Regulatory sandboxes may enable financial innovations that benefit excluded and underserved customers. In most cases, a regulatory sandbox is a framework set up by a financial sector regulator to allow small-scale, live testing of innovations by private firms in a controlled environment under the regulator’s supervision. This concept, which was developed in a time of rapid technological innovation in financial markets, is an attempt to address the frictions between regulators’ desire to encourage and enable innovation and the emphasis on regulation following the financial crisis of 2007–2008.
While low levels of financial inclusion are still prevalent in emerging markets and developing economies (EMDEs), innovations have emerged in those markets, and they hold the promise of positive change. Financial sector regulators need to be responsive to this opportunity, but they face challenges due to several factors, including the following:
- Lack of regulatory capacity in terms of adequate resources, staff, expertise, and tools.
- Underdeveloped financial market infrastructure and limited market with retail financial services.
- Complexities of balancing key regulatory objectives of financial inclusion, stability, integrity, consumer protection, and competition.
- Insufficient ability to adapt to the fast-changing environment of digital finance and technology-driven financial innovation (FinTech).
Regulatory sandboxes can help to address some of these challenges by doing the following:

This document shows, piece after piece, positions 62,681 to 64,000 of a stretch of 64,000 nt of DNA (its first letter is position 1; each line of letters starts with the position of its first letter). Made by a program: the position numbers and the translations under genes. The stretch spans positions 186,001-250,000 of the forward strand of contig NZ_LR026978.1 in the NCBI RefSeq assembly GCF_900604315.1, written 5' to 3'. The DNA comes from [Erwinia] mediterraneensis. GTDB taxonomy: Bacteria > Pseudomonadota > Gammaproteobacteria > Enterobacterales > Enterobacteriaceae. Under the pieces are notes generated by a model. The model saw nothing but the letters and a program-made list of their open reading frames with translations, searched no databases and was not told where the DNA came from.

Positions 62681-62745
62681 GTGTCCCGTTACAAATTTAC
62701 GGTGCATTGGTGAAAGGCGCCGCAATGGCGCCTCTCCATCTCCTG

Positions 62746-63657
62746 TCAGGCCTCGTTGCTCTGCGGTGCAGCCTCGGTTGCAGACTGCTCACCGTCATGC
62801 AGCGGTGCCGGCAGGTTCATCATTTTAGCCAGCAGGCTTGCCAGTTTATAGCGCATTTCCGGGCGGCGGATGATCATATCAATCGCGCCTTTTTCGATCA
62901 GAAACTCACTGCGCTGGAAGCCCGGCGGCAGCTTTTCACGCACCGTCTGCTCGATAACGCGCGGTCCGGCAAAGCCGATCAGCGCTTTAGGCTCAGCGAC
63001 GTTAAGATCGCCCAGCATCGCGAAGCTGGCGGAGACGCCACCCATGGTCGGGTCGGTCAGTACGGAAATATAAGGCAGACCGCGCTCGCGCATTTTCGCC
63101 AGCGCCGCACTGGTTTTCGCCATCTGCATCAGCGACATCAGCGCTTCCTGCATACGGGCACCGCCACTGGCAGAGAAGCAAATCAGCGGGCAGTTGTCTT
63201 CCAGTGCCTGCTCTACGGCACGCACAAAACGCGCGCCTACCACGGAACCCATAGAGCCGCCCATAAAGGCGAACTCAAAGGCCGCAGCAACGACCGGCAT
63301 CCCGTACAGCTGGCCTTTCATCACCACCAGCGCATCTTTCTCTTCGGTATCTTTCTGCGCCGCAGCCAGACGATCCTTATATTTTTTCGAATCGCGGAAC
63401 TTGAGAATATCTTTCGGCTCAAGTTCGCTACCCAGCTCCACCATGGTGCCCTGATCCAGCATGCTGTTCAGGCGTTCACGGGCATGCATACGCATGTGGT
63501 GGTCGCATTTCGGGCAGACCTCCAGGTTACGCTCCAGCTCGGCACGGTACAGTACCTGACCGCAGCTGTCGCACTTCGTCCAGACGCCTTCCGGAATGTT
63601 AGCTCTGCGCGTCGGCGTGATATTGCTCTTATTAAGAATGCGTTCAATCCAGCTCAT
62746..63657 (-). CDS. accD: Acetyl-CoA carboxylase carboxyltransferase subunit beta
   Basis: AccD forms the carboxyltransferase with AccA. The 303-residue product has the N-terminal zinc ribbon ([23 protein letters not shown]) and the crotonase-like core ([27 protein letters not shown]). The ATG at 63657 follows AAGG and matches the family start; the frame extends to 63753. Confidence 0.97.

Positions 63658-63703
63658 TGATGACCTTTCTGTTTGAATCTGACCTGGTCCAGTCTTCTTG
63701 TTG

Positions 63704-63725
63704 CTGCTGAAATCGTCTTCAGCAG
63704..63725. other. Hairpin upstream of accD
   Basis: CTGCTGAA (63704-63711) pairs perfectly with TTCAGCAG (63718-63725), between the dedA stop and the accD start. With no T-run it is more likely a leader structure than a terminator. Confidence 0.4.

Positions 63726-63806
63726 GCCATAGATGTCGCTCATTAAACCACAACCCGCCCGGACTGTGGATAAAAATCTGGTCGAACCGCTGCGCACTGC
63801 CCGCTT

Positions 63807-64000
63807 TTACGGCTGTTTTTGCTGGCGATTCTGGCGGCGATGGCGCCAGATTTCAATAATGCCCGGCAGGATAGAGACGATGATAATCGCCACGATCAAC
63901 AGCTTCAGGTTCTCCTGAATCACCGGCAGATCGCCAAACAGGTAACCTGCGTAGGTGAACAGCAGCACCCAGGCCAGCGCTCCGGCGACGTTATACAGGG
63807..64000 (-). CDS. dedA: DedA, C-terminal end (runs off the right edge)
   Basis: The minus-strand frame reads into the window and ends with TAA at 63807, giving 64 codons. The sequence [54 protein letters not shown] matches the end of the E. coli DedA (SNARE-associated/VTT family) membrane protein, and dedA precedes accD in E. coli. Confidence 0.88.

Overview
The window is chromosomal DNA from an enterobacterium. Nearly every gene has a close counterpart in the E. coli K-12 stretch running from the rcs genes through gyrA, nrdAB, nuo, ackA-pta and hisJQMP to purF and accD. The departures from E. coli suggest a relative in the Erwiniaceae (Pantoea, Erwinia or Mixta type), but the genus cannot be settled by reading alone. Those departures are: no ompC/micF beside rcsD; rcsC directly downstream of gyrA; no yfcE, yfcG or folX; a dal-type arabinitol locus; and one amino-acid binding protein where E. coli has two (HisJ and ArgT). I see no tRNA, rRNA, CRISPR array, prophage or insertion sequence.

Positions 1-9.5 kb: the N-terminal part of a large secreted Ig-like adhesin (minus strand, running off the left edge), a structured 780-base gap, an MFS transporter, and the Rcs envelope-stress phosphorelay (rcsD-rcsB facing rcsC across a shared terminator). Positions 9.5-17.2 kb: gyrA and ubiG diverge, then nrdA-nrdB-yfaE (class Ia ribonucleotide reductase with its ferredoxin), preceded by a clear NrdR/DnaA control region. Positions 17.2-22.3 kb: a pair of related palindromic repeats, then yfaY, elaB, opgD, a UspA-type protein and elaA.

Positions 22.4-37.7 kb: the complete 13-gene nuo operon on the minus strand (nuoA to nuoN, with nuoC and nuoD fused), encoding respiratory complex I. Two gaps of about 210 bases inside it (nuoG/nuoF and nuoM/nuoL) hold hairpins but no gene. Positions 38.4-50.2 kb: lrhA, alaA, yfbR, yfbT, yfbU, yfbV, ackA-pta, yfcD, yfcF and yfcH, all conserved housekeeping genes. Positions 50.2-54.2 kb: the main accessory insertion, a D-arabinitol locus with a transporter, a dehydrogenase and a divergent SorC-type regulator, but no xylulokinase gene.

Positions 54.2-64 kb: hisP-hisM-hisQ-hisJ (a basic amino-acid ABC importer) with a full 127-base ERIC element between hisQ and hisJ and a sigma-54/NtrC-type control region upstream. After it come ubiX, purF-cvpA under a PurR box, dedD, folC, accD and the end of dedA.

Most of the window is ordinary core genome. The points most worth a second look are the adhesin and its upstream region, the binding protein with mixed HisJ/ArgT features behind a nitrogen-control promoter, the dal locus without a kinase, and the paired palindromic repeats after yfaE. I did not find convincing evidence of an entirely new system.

- Opening space for improvements in financial inclusion through innovation.
- Enabling the regulator to revise and shape the regulatory and supervisory framework with agility.
- Changing the nature of the relationship between regulators and innovative financial services providers toward a more open and active dialogue where each side learns from the other.
However, regulatory sandboxes are not a one-size-fits-all solution. There may be other approaches that are more efficient, nimble, responsive to the market, and appropriate to the specific circumstances of an individual country and/or market. Importantly, regulatory sandboxes should not be thought of as a solution looking for a problem or, even worse, a distraction that draws the attention of policy makers away from more urgent tasks.
This paper is for financial sector regulators in EMDEs, development agencies, and financial inclusion professionals who want to better understand regulatory sandboxes and their potential impact on financial inclusion. It is based on a combination of desk research and interviews with selected regulators, sandbox firms, supervisors, and other stakeholders. It provides an overview of the current landscape for regulatory sandboxes, analyzes potential benefits and risks of the sandbox concept in the context of financial inclusion, outlines key issues that every policy maker considering a regulatory sandbox should be aware of, and offers speculative points about future developments.